FTC Reports Reveals the Fraud Battleground
The FTC refunded $232 million to fraud victims in 2019
Check Fraud leads the pack
Can you guess which state is the fraud leader per capita?
The Federal Trade Commission released a report indicating that their actions led to more than $232 million in refunds to consumers across the country in 2019.
During 2019, more than 1.9 million consumers cashed FTC checks received as a result of law enforcement cases. When consumers don’t cash their refund checks, the FTC uses that money to send additional mailings to ensure the maximum amount of money is returned to consumers. Any remaining refund money is sent to the U.S. Treasury.
Data and Measurements
Additionally, fraud in all of its varied forms continues to climb, as pointed out by Alogent:
The Federal Trade Commission (FTC) reported this month that check fraud reports have risen 65% since 2015, and the typical loss is about $2,000 – much higher than losses from other fraud types. In the same report, the FTC revealed that their fraud network received more than 27,000 reports of check scams, with losses of more than $28 million.
Alogent also pointed out that the check trend carried over to the latest 2019 ABA Deposit Account Fraud Survey Report:
Based on the information that the participants in the survey reported, fraud against deposit accounts amounted to $25.1 billion in 2018, up from $19.1 billion in 2016. This amount includes $2.8 billion in losses to the industry and $22.3 billion in fraud prevention, i.e., fraudulent transactions that were stopped by the financial institution’s prevention measures. The breakdown of the losses, by channel, are bulleted and depicted in Figure 1 and Figure 2 below.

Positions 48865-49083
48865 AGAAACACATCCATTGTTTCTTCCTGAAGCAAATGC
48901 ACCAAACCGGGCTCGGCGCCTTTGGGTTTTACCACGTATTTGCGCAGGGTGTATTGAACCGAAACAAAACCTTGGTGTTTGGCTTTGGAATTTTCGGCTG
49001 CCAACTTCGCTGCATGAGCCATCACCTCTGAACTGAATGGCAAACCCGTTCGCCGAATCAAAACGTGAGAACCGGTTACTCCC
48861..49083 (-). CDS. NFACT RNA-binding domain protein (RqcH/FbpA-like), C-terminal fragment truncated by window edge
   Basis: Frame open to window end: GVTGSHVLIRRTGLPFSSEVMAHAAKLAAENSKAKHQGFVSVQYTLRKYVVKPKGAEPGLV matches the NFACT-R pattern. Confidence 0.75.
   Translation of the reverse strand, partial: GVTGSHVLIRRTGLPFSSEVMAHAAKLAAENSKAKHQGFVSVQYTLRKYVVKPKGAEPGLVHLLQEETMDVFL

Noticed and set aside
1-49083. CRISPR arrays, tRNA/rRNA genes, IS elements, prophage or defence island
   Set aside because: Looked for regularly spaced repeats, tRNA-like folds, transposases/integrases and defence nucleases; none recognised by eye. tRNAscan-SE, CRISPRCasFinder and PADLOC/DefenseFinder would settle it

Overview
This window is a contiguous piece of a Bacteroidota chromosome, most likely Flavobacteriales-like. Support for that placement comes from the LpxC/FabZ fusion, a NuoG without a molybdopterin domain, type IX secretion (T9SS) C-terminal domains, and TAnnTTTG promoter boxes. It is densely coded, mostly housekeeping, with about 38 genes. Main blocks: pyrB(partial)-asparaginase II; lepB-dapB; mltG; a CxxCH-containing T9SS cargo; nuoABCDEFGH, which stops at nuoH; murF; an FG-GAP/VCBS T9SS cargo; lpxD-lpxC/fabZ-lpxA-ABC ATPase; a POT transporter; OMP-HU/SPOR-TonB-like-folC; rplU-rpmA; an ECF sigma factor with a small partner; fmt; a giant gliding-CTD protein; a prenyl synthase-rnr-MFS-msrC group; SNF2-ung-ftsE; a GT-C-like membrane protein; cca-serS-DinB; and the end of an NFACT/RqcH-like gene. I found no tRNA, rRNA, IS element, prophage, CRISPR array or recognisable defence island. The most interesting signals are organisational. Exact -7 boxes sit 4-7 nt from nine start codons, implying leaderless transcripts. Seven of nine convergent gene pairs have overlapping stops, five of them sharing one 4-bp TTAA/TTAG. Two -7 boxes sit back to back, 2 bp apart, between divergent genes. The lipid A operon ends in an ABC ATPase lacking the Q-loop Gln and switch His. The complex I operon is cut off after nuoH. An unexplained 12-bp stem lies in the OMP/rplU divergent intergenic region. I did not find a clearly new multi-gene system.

• Check fraud accounted for 47% or $1.3 billion of industry deposit account fraud losses
• Debit card losses amounted to 44% or $1.2 billion
• The remaining 9% or $265 million of losses were attributable to electronic bank transactions, including billpay, P2P transfers, wire, and ACH transactions
Leading check fraud categories, according to the report, were counterfeit checks, forged signatures, and return deposited items (RDIs). Remote deposit capture (RDC) accounted for 30% of the check fraud losses (consumer and business RDC combined).
The Fraud Leader
Are you surprised that Nevada, home of Sin City, is registered the highest per capita incidence of reported fraud of any state in 2019? It's a small state, but data compiled by the Federal Trade Commission from consumer complaints put the median dollar loss from fraud in Nevada at $395, second only to Hawaii by $4.
The Las Vegas Journal Review reported that identity theft was the top category, with nearly 4 in 10 identity theft cases involving credit card fraud. Impostor scams came in second after identity theft -- about one-quarter of all complaints. These scams include people posing as needy relatives of the elderly, small-business owners who receive supplies they never ordered, or job-seeking military vets lured into buying work equipment in employment scams. Very often a very legitimate-looking check will be sent to the "mark" for deposit, and, after a request to return an "overage" or buy gift cards using a portion of the proceeds, the check bounces and the victim is left liable.
It is critical for banks to keep up-to-date with the fraud trends, data, and resources available to them in order to incorporate new strategies and technologies to better protect themselves and their customers. We are determined to keep our readers informed through our articles in the Modernizing Omnichannel Check Fraud Detection Blog and provide invaluable resources like the Fraud Perpetrator Profile Summary to better educate the market.